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Discussion Starter · #1 ·
Local tenor sax for sale is described as a Conn Star Burst. I’m guessing the seller is talking about a Conn Shooting Star instead. Has anyone heard of a Star Burst?
 

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Discussion Starter · #5 ·
As I suspected. And the first character in the serial number is N, so no doubt one of the much maligned (is that the right word if the horn DESERVES the abuse?) Nogales Dreadfuls.
Not sure what Turf is saying about Director model and 16M? Would any Conn horn have the model name AND the place or origin somewhere on the horn? Thanks.
 

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Only some have the model number. Many, but maybe not even most. The practice varied with the era. MexiConns had Mexico on them, but
maybe no model number (16m like that
in the shop), another 16m with 16m but no place label.
Maybe nothing on lots of them after the long time Elkhart labels on the bell stopped. I have a 9m with USA. And 9m. So who knows?
 

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And the N prefix to the serial number has some meaning, but internet "authorities" differ widely on what it means. At this point, having read three or four contradictory accounts of what it means, I'm inclined to discount all of them. Just play the damn thing, see how it blows, and either buy it or don't. I have a 16M Mexi-conn and it plays just about like my prized 1948 10M.

I am not sure if 16Ms had the model number stamped or not. The 10M Artist models from the late 30s through till whenever (1960s?) I think always had "10M" stamped by the SN. The pre-Artist models which we now call "New Wonder II" and "New Wonder I" may or may not have had "10M" stamped.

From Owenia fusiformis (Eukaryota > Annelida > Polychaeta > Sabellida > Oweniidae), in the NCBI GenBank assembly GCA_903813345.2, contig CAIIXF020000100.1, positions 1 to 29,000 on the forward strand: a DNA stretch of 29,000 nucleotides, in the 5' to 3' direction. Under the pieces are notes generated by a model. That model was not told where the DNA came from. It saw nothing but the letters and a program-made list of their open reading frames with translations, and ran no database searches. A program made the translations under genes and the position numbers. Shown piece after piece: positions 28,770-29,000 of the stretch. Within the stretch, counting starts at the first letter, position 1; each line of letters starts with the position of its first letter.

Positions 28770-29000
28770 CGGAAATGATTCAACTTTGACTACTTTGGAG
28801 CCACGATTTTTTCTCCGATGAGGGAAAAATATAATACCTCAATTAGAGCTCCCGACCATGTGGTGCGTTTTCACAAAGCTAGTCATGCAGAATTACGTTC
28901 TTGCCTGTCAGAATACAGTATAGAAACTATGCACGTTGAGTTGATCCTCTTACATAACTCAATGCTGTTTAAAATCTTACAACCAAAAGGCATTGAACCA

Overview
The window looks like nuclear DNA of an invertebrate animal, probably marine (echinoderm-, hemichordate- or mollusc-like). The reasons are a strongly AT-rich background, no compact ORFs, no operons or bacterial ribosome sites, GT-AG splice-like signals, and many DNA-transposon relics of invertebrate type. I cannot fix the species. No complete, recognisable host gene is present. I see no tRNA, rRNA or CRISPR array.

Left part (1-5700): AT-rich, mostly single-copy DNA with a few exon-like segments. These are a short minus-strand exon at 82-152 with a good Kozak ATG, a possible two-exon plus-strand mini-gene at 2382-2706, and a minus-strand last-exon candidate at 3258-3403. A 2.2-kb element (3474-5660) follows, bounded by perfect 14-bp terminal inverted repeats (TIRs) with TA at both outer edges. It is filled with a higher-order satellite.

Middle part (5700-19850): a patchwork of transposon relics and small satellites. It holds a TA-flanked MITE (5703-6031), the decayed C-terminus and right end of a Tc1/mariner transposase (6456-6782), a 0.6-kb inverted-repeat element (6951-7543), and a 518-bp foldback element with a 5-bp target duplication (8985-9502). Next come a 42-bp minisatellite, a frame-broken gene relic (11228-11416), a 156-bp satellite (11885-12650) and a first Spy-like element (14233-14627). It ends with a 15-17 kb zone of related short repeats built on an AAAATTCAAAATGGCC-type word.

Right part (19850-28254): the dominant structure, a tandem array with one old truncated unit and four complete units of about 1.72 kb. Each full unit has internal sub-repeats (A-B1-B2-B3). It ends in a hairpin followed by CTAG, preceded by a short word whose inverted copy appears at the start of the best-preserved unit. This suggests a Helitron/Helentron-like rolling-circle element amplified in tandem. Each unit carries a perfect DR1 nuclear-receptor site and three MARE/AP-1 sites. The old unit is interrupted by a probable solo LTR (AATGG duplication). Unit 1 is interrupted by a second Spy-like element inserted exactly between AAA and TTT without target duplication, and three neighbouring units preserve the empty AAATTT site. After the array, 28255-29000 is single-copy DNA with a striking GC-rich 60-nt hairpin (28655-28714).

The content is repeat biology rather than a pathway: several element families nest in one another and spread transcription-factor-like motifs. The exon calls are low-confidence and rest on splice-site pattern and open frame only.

Conn's model numbers were 4M for soprano, 6M for alto, 10M for tenor, 12M for baritone (and odd numbers for high pitch) from the early 1900s clear through - for their top line horns. Through at least the 1940s and I think into the 50s, they didn't have a "second line" Conn; those were called Pan American. When they decided to create a second line Conn-branded horn, they called them "Director" and created a new set of model numbers 14M, 16M for alto and tenor. I don't think there were ever any Director baritones and by that time no one except Selmer were making (a very few) sopranos. At least for the 16M tenor the keywork is almost identical to the New Wonder II (with a few exceptions and cost-cuttings) and I have been told the tube is identical to the 10M Artist. There seem to have been a lot more variants of the Director alto design.

Then after the Mexi-Conn era, Conn got passed around from private equity to small company to big company like an old used car with 300,000 miles on it and they were attempting to make and sell horns in various locations to various designs while simultaneously (or so it appears now) buying horns from various makers and stamping "Conn" on them, all in attempts to keep the sinking ship afloat by rearranging the deck chairs, so the actual nature of post-Mexi-Conn horns is very difficult to tease out.
 

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Discussion Starter · #11 ·
Thanks, Turf, and all you others for your helpful information. The horn, unfortunately, is a 90 minute drive away over a pass that was washed out by floods a week ago (now partially repaired) and petrol is being rationed because floods have seriously derailed the supply chain. I’d love to try the Conn, but I can’t do so without a better understanding of what’s for sale. If I can get there, play it, and like it, I’m assuming it will be a significant step up from my Armstrong tenor. The Armstrong is solid, has no leaks, and clunks along. The tone is uninspiring but that could well just be me. So whatever this Shooting Star/Star Burst proves to be, I’m hoping for improvement.
 

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I'll preface my comments by saying that I've never played an Armstrong tenor or a 16M. Also, there are quite a few different Armstrong models and several variations of the Shooting Star 16M.

The tone will probably be an improvement, but I'm not sure it would be a "significant step up". It might be a matter of practicing and possibly finding a different mouthpiece instead of a different horn.